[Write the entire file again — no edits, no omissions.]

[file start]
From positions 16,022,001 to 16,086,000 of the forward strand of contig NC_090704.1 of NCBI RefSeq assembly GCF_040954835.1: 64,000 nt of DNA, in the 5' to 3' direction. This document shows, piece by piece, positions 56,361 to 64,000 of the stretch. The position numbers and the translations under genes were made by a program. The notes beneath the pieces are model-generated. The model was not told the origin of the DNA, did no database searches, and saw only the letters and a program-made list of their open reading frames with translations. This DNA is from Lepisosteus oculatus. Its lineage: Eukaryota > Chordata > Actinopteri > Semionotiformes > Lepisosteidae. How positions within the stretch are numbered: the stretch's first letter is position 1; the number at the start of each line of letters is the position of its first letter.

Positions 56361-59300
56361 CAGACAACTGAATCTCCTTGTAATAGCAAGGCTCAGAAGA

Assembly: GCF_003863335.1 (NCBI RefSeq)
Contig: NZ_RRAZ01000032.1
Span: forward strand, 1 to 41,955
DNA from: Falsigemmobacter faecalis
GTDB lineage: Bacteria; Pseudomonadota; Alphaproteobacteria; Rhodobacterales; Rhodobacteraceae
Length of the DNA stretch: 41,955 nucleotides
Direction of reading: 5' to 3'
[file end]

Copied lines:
From positions 16,022,001 to 16,086,000 of the forward strand of contig NC_090704.1 of NCBI RefSeq assembly GCF_040954835.1: 64,000 nt of DNA, in the 5' to 3' direction. This document shows, piece by piece, positions 56,361 to 64,000 of the stretch. The position numbers and the translations under genes were made by a program. The notes beneath the pieces are model-generated. The model was not told the origin of the DNA, did no database searches, and saw only the letters and a program-made list of their open reading frames with translations. This DNA is from Lepisosteus oculatus. Its lineage: Eukaryota > Chordata > Actinopteri > Semionotiformes > Lepisosteidae. How positions within the stretch are numbered: the stretch's first letter is position 1; the number at the start of each line of letters is the position of its first letter.

Positions 56361-59300
56361 CAGACAACTGAATCTCCTTGTAATAGCAAGGCTCAGAAGA

Assembly: GCF_003863335.1 (NCBI RefSeq)
Contig: NZ_RRAZ01000032.1
Span: forward strand, 1 to 41,955
DNA from: Falsigemmobacter faecalis
GTDB lineage: Bacteria; Pseudomonadota; Alphaproteobacteria; Rhodobacterales; Rhodobacteraceae
Length of the DNA stretch: 41,955 nucleotides
Direction of reading: 5' to 3'